“That security assistance was so important for Ukraine as well as our own national interest. To withhold that assistance for no good reason other than help with the political campaign made no sense", Taylor testified.

    “It was counterproductive to all of what we had been trying to do. It was illogical. It could not be explained. It was crazy", Taylor concluded.

    2. Dems in Control

    Yesterday’s hearing appeared to be comparatively subtle, with Democrats going to great lengths to regain control of the agenda if it was lost.

    In one flare-up, the Republican counsel, Steve Castor, raised a question suggesting Ukraine might have meddled in the 2016 elections in the United States. In light of the hypothesis having been dismissed by all the US intelligence agencies, Adam Schiff, the head of the Intelligence Committee who led the hearing, moved swiftly to shut the thread down, objecting to questions based on “facts not in evidence".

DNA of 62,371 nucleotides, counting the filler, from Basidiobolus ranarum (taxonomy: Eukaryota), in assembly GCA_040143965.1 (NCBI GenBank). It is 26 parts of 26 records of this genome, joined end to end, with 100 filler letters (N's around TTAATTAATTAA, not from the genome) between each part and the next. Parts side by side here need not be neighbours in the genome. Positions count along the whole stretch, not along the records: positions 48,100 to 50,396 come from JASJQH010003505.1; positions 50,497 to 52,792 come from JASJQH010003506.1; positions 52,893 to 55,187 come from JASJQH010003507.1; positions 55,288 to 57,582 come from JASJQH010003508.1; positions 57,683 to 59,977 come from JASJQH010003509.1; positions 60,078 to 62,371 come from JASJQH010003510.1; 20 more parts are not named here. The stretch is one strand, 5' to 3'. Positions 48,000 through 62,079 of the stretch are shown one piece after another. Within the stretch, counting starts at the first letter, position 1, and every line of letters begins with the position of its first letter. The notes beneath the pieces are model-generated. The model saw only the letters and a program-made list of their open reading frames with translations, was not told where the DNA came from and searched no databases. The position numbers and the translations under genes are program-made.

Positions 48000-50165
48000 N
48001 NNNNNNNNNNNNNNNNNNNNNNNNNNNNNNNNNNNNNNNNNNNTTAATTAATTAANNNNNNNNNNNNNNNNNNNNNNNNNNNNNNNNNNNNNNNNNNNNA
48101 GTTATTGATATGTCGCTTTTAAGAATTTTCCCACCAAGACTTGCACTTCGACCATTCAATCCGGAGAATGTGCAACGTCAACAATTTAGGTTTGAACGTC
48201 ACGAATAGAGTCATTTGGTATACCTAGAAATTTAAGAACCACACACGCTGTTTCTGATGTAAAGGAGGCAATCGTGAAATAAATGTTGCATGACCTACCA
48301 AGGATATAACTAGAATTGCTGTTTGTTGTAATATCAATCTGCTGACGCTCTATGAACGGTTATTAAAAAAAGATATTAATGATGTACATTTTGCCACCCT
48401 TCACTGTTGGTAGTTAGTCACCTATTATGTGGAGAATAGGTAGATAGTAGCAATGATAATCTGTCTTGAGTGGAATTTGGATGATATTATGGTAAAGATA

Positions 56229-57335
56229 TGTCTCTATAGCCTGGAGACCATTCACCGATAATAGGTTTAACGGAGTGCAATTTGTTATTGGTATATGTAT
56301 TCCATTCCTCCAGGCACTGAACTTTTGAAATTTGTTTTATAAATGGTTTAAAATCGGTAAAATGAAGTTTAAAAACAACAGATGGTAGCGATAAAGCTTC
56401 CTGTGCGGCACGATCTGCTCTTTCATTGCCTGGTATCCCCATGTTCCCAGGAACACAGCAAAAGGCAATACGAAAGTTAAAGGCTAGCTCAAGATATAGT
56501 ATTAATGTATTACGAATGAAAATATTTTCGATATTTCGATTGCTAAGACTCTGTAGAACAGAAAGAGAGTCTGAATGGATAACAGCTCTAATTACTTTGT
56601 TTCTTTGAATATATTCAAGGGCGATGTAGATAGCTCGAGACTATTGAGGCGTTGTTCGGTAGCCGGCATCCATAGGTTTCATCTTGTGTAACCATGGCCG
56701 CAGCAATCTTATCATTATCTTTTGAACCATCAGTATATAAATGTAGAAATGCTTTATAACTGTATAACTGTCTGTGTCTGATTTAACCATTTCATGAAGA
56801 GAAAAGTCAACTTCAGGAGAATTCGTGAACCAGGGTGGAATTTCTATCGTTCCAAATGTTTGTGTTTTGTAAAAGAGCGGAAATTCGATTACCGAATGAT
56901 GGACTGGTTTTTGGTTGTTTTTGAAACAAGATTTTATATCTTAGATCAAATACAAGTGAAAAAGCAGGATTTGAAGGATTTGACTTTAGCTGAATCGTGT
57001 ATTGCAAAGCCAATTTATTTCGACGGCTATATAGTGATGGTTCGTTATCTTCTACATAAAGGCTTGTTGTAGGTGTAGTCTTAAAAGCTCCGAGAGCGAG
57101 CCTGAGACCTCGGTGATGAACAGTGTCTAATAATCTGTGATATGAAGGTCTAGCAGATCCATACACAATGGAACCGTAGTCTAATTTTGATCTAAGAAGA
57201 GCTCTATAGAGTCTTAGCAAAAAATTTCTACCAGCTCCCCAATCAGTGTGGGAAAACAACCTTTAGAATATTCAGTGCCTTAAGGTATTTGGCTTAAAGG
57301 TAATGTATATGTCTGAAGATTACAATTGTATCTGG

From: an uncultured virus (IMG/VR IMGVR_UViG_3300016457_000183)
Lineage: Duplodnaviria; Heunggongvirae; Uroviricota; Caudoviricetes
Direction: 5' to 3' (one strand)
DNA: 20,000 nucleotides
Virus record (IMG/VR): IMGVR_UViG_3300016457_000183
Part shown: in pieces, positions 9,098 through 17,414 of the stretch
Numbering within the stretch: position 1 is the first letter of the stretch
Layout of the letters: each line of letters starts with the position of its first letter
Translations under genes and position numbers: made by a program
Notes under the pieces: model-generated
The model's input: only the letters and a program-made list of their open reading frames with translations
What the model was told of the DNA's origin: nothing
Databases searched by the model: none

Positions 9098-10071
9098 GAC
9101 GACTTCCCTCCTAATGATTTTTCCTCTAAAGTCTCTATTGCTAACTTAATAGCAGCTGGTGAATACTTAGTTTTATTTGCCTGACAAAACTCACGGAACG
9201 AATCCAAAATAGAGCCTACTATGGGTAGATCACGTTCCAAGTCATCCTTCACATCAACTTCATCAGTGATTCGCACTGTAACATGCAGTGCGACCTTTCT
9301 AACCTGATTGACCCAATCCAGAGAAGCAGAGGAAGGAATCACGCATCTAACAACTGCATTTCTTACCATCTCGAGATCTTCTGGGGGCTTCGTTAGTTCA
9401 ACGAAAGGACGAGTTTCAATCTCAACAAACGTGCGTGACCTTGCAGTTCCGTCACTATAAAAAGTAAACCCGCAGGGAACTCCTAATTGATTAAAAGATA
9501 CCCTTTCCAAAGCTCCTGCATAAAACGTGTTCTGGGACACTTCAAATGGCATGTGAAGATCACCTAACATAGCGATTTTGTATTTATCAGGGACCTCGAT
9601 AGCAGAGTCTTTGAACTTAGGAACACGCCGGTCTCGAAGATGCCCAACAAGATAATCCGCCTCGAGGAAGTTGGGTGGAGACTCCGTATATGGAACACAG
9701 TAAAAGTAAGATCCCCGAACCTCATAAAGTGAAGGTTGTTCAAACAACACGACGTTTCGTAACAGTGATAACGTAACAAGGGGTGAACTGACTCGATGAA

In another, Republican Rep. John Ratcliffe directed a question at Schiff. It quickly prompted another Democrat, Rep. Eric Swalwell (Calif.), to butt in with a point of order, citing formal rules that questions must be directed to witnesses and not to moderators.

    “I yield back", Ratcliffe answered.

    3. Game of Telephone

    The witnesses were naturally subjected to Republican questioning as well, with the GOP pointing to the given evidence largely being second-hand and attitudinal, based on facts spread by word of mouth and thorough a game of telephone.